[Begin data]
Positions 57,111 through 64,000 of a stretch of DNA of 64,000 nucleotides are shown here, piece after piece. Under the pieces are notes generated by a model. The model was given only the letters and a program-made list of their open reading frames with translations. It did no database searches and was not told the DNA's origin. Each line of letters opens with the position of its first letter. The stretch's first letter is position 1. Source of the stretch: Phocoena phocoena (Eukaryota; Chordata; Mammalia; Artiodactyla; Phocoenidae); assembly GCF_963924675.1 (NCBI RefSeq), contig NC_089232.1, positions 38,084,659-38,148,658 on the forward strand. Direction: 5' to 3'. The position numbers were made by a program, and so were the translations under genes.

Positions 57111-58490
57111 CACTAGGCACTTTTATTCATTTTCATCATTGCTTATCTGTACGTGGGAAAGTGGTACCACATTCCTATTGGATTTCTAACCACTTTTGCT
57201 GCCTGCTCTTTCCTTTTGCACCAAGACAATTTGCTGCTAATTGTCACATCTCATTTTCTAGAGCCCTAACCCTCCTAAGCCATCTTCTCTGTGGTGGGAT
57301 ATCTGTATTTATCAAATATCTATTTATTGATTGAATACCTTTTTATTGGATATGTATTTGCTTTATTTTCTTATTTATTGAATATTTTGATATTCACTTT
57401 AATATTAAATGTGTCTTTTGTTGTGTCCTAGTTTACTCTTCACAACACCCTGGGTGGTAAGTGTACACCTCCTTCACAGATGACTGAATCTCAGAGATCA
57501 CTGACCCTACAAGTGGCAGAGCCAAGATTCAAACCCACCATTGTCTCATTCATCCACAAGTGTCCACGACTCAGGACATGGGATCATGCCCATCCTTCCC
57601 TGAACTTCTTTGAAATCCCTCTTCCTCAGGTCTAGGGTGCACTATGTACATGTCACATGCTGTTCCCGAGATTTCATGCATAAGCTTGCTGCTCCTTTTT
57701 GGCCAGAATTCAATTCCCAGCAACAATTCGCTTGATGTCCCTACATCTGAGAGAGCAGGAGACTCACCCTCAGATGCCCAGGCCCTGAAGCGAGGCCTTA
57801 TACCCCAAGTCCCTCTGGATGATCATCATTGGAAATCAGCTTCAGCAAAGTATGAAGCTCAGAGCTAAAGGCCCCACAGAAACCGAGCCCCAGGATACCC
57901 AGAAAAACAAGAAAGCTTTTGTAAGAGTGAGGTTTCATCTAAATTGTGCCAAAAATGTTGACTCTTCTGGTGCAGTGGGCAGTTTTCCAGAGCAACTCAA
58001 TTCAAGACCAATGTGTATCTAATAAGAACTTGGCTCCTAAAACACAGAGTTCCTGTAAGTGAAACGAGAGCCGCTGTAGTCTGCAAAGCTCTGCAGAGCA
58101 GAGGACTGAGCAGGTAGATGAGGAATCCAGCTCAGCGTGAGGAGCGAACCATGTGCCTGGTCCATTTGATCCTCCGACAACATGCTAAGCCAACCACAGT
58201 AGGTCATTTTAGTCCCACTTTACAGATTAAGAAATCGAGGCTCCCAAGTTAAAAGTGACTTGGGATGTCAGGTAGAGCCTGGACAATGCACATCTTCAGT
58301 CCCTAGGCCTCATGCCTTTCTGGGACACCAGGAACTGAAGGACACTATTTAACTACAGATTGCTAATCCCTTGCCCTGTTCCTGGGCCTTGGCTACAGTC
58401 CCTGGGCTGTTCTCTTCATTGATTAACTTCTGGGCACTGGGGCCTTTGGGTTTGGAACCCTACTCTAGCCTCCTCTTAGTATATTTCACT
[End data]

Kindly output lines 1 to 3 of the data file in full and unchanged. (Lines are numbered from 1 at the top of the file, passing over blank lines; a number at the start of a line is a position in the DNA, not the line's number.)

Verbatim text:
Positions 57,111 through 64,000 of a stretch of DNA of 64,000 nucleotides are shown here, piece after piece. Under the pieces are notes generated by a model. The model was given only the letters and a program-made list of their open reading frames with translations. It did no database searches and was not told the DNA's origin. Each line of letters opens with the position of its first letter. The stretch's first letter is position 1. Source of the stretch: Phocoena phocoena (Eukaryota; Chordata; Mammalia; Artiodactyla; Phocoenidae); assembly GCF_963924675.1 (NCBI RefSeq), contig NC_089232.1, positions 38,084,659-38,148,658 on the forward strand. Direction: 5' to 3'. The position numbers were made by a program, and so were the translations under genes.

Positions 57111-58490
57111 CACTAGGCACTTTTATTCATTTTCATCATTGCTTATCTGTACGTGGGAAAGTGGTACCACATTCCTATTGGATTTCTAACCACTTTTGCT